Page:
Being a digital nomad is weird. In any other job you’d wake up, slam your alarm, get ready for work, then spend the next ten or so hours stuff in traffic, working, then driving home. You’d probably wear a uniform. There’s a lot of structure, and you know what you’re going to do every day.

Digital Nomads live a largely unstructured life.

I wake up most days and commute to the kitchen, where I make coffee. Then I come back into my room with the piping hot mug and start doing a mash-up of applying to remote jobs, penning product reviews, and writing copy for clients of mine.

I’m 23, graduated college one year ago, and never in my right mind would’ve thought I’d be on the other side of the country right now working in my pajamas writing copy for my own clients.

A year ago I was working at Panera Bread getting minimum wage. A college graduate, earning minimum wage.

What a weird journey it’s been. It’s allowed me to travel across the country while working, but I always end up working in weird places too. I work at coffee shops, restaurants, Airbnb’s, hostel lobbies, and the houses of my friends. It almost doesn’t feel real sometimes. Sometimes I wonder whether I’m making any real impact on the world at all.

It’s been hard to adjust to honestly.

Most days I literally stay inside staring at a computer screen for hours on end. Everybody else is much more balanced because they actually get out of the house to other places. Not me, I stay put pretty much all day. I can’t get out because I make lunch at home and I’d have to buy lunch should I go out.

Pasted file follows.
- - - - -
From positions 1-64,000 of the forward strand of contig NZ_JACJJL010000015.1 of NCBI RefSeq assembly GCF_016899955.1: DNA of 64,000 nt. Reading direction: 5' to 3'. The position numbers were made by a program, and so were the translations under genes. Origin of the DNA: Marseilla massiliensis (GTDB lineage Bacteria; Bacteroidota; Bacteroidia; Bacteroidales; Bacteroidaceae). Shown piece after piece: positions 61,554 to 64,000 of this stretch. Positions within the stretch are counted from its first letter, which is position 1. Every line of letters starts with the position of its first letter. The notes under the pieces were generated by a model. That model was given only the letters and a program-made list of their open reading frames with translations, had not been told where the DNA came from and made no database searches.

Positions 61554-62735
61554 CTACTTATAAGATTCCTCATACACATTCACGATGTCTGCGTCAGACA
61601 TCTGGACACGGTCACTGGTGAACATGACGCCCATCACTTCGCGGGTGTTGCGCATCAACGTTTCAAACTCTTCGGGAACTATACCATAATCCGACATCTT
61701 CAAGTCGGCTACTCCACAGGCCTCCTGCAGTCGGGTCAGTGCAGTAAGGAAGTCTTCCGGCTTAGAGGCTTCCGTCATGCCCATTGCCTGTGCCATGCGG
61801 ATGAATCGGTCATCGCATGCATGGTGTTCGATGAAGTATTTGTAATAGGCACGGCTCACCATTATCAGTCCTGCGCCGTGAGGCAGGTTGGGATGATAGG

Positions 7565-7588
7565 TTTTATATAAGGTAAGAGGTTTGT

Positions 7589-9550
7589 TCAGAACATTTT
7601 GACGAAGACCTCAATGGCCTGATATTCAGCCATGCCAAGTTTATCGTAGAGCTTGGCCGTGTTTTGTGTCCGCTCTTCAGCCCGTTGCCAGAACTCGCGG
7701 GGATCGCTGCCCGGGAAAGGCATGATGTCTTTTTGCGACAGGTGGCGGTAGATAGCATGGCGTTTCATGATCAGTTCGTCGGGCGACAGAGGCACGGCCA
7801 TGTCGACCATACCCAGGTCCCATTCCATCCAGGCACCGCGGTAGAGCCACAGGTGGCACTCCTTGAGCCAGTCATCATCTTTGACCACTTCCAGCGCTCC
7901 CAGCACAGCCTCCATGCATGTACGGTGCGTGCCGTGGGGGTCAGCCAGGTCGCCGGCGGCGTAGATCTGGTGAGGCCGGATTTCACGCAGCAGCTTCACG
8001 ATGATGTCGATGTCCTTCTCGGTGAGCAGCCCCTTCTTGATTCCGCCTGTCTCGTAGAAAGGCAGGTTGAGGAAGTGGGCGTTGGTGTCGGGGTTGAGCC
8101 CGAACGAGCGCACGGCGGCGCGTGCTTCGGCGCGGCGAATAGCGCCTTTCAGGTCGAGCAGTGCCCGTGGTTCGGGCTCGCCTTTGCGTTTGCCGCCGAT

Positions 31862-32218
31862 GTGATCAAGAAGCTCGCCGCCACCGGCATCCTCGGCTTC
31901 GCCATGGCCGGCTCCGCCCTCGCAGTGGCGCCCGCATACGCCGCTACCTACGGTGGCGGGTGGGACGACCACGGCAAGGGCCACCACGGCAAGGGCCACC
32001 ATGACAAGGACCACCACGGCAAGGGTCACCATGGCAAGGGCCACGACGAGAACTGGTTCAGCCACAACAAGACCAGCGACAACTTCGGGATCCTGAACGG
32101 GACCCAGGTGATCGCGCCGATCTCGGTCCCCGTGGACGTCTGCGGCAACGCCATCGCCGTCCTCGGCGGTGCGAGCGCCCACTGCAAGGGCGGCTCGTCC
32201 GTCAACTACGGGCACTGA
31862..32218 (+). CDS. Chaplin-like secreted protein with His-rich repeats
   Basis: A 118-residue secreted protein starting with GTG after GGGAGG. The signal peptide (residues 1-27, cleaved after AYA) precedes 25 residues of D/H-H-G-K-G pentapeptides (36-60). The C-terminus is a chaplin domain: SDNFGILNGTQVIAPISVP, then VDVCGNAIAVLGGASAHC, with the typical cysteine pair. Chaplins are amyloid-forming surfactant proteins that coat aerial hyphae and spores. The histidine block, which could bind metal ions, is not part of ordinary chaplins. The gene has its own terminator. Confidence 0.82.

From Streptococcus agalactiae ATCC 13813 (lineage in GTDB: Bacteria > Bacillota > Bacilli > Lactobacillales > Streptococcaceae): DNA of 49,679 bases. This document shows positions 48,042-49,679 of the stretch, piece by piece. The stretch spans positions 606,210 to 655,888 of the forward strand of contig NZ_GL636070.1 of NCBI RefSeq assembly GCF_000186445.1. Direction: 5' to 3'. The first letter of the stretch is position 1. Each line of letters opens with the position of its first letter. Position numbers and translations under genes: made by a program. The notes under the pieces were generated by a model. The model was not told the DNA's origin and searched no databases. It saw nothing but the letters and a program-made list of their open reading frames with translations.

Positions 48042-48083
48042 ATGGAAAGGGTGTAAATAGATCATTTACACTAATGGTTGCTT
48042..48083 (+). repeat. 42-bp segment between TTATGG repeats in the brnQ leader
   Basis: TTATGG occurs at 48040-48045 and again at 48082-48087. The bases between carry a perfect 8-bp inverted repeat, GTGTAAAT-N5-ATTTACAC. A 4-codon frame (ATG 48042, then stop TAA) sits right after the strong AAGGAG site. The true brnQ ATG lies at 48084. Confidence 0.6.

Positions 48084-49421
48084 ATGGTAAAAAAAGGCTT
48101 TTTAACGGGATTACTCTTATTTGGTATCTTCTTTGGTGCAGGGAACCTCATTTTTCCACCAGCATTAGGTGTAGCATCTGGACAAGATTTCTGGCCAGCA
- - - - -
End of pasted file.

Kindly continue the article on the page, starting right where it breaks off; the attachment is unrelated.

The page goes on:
It’s weird.

And then when you are in a coffee shop and you have to get on the phone with a client you have to step outside for peace and quiet. And even there it’s not that quiet. Then there’s clients that don’t pay and you have to take care of that. It’s just a mess most times.

Being a digital nomad does have its perks, though. I get to go wherever I want to go. My mind gets absolutely blown half the time by what I’m seeing. Going to Arizona was one of the coolest experiences I’ve ever had in my life. It’s better at this age when you see something for yourself apart from your parents. Seeing America has made me feel so independent and stable–even though there’s definitely days where I feel it’s all going to fall apart.

Being a digital nomad is weird because there’s nobody I know that is one. If I wanted to be a restaurant manager I might be able to go talk to somebody about it to get more information, but all the digital nomads worth their salt are all out there, way out in the world. The only way to get in contact with them is to ask questions is via email.

Most are working.

I’m definitely not sad with my life at all. It’s quite the opposite. I’m just saying that it’s difficult sometimes because it’s uncommon. But just as much as I’m thrown off guard in a bad way, I’m also thrown off guard in a fantastic way because I’m so surprised by just how many perks this lifestyle can afford me.

It’s definitely something you could do too if you wanted to.

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